Give us a Hand

It has been a pleasure this year to perform in concerts which have included not only solo works for two hands, but works for one hand – and to be joined by pianist friends in works for four hands, five, six and eight hands. Piano can be a lonely instrument; chamber music is a joy, and piano ensemble pieces bring their own pleasures and challenges.

Continuing the Russian theme, let’s look first at pieces for left hand alone, by Scriabin. His Op 9 consists of a Prelude and Nocturne. Damaging his right hand while at the Moscow Conservatory when practising one of  Liszt’s transcriptions and Balakirev’s Islamey, he turned to composition and to developing his left hand; although he regained the use of his right hand, his subsequent compositions do make full use of both, with florid LH passages.

The Prelude, in C sharp minor, is an introspective gem. Sad and melancholy, the thumb is used to good effect in projecting the melody. Other fingers need to play accompanying chords discreetly. It ends sweetly on an unexpected major triad; the Nocturne continues this major tonality, flowering into arabesques, fiorature and passion reminiscent of Chopin’s nocturnes.

Some interesting recordings here by two Russian-born pianists –  Cherkassky above, and Neuhaus, below.

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Exit – via The Great Gate of Kiev

great-gate We’ve come to the end of the Exhibition, and Mussorgsky has saved the grandest musical picture to the last. It’s usually known as The Great Gate of Kiev, but the original title was The Bohatyr-Gate of Kiev; all who viewed this architectural sketch in 1874 would recognise the allusion to the Bohatyrs, tough medieval knights. Interestingly, Hartmann adds human figures to the design, giving scale, and  perhaps those figures on horseback reminded viewers of the warlike nature of the Bohatyrs.

This is music on a huge canvas; broad, spacious, underpinned by solid chordal foundations. We can hear a triumphal procession approaching through the arch, marching in step, interspersed with a far-off, distant chant of a Russian Orthodox choir; then suddenly the choir is near, at full volume.

Hartmann’s picture has a bell tower, with three bells visible. And the bells start to toll at different pitches and speeds – bass, tenor and treble, the sustaining pedal adding overtones and harmonics to give an amazing aural effect spread across the pitch spectrum. Mussorgsky’s final stroke of genius is to incorporate his own Promenade theme among the bells, high up amidst the right hand chords. He bids us farewell as the piece, and the exhibition, concludes with a massive E flat major blaze of immense proportions.

On Radio 4’s Front Row programme recently, the presenter discussed a current art exhibition here in the UK and  how the final selection of paintings at the end gave a sense of uplift. And so with Mussorgsky’s Exhibition, Hartmann’s pictures no doubt selected and re-arranged by the composer in a different order from the original listings in the catalogue, but in a way which presents them so satisfyingly – and with a sense of uplift at the end.

Onward and upward – the year is also nearly at an end. Some posts on other Russian music to follow …

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The Hut on Fowl’s Legs. Baba Yaga – the Russian witch

hartmanns-clockJust as Red Riding Hood has a wolf, Narnia has the White Witch, Harry Potter has Voldemort  and everywhere has a bogeyman, fairy tales and children’s stories the world over have a villain, and Russian folktales are no exception. In Russian folklore this lot falls to Baba Yaga, the scary witch who lives in a mysterious dark wood in a house with chicken’s claws at its four corners. Whenever the witch hears someone approaching through the forest, the house can turn to face them and the victim can be lured inside, there to be ground in a pestle and mortar. Shades of Hansel and Gretel, perhaps. And when not in use for such a grisly purpose, the pestle and mortar double as a vehicle for flying through the sky.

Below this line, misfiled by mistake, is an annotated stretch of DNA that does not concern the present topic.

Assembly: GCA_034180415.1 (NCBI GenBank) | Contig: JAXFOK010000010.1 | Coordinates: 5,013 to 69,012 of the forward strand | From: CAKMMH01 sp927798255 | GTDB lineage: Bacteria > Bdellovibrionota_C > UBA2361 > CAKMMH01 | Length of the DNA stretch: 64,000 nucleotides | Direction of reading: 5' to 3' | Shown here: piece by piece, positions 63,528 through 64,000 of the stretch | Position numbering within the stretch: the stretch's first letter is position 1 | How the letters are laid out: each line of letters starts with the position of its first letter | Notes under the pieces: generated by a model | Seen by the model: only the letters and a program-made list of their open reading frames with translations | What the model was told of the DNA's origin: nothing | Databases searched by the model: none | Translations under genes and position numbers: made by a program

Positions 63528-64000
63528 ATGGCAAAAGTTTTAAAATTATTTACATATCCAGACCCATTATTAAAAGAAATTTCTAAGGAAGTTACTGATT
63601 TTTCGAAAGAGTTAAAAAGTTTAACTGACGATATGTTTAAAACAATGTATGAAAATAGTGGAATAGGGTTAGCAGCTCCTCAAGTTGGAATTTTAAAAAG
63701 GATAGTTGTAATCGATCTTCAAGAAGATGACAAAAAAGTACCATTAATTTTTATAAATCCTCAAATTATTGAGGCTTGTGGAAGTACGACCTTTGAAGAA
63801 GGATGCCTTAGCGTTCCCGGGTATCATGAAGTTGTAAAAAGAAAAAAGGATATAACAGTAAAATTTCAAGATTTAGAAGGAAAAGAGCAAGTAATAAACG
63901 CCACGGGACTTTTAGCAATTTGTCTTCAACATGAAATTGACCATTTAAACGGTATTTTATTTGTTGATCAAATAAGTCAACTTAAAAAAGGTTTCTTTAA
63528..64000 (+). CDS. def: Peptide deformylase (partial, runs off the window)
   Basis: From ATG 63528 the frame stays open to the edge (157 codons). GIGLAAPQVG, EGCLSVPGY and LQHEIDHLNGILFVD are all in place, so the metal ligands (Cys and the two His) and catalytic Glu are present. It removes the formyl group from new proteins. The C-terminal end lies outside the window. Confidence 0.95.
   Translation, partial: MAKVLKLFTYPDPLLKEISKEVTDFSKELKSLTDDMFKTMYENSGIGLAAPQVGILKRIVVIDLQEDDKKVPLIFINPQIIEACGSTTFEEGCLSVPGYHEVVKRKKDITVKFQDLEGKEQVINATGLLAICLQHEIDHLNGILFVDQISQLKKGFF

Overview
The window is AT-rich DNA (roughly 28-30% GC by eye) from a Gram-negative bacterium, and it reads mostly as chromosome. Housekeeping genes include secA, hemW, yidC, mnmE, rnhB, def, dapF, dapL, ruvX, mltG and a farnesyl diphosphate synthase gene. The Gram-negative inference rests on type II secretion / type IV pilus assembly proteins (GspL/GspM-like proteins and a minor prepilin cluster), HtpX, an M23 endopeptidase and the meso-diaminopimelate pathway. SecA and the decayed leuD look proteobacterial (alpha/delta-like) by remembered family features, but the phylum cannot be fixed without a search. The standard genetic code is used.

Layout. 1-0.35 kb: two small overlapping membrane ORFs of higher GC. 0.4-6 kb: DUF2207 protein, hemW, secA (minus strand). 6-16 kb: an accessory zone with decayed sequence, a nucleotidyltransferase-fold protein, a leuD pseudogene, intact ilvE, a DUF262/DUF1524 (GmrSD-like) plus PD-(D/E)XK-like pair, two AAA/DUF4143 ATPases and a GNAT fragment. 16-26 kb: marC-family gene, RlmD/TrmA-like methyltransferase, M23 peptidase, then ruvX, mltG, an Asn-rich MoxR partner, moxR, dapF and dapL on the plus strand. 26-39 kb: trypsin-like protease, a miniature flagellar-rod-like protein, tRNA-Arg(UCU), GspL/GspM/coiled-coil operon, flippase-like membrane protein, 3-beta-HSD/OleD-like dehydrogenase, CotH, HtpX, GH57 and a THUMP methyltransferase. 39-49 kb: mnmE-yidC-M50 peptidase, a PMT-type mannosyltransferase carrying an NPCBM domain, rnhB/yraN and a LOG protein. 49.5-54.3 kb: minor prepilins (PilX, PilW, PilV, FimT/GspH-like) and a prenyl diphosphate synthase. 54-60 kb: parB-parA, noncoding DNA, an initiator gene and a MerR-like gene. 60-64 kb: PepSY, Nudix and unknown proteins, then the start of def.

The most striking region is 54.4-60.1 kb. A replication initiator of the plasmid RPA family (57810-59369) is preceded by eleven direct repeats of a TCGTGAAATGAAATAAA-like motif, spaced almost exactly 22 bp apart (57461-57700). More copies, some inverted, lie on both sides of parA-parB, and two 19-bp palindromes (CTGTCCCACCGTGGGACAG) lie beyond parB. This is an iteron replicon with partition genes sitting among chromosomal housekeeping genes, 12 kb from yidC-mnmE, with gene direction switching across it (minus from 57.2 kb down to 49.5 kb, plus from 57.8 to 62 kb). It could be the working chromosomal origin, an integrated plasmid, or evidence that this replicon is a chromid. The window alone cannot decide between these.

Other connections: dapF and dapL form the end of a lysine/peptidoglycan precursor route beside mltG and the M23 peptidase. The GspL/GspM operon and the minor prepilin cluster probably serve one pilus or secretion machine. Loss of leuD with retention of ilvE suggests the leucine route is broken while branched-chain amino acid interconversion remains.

Above is Hartmann’s design for a clock in the shape of Baba Yaga’s Hut, with its claws. But Mussorgsky’s musical picture goes far further than a literal representation of a clock, or of a hut. The music seethes with  barbaric fury and malevolence.


Abrupt interjections lead to a ‘revving up’ of a motor rhythm of leaping octaves in the LH above which the RH jumps and swoops perilously. The music pulsates with furious accents, vicious and vivid.

The tumult subsides, leaving the RH rotating on the interval of a minor 3rd; the LH now has an angular melody, creeping stealthily below in the bass. Chromatic tremolandi and a decrescendo take us to the deepest realms of the instrument; after some moments of suspense we return to the barbaric shrieks of the opening. Plenty of leap practice is needed for this piece which taxes one to the limit, but keep something back in reserve for the final, frenetic dash up the piano, hands alternating from the depths to the heights, finally  poised on a precipitous cliff-edge of tension. Wow.

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Promenade. Overground and Underground in France: The Market at Limoges; Catacombae, Sepulchrum Romanum

Mussorgsky promenades again, this time in a grand repetition of the very first Promenade at the beginning of the work, with a few subtle alterations and even more breadth. He is reasserting his own presence, and reminding us both of his self-appointed role as guide, and of his personal musical theme – a theme which will slip in again later, but in partial disguise. The ending elongates the value of the last few chords until we land on B flat and pause – and are suddenly thrown back into France, this time to the marketplace in Limoges.

The original painting is lost, but Mussorgsky’s colourful  musical picture is full of bustle and noise, excited chatter, arguments, gossip, laughter, busyness. Repeated chords tax the wrist, unexpected sf’s prod and poke through the texture, and a final cacophonous burst of energy sees the hands alternating in  furious demisemiquavers, reaching a fever-pitch crescendo …

Then, with the unexpected shock of a light suddenly extinguished, we’re underground. It is dark, cold, cavernous and echoing. And full of bones. From marketplace life above ground, crowded with teeming humanity, to eerie death below ground, crowded with the serried ranks of skeletal remains, in the Catacombs under the streets of Paris. And here is the picture – showing Victor Hartmann and fellow architect Victor Kenel in their top hats, looking at the bones, while a guide holds the lantern.



Browsing through a  copy of ‘The Diamond Guide to the Stranger in Paris’ of 1867,    I found this –

‘The Catacombs, ancient stone quarries, lie on the south of Paris. Those which are within the perimeters of the old barriers have been converted into a vast bone receptacle, whither have been transported, during the Revolution and since, the products of the exhumations made in the ancient cemetaries of Paris (upwards of six millions of dead). About seventy staircases give access to the catacombs.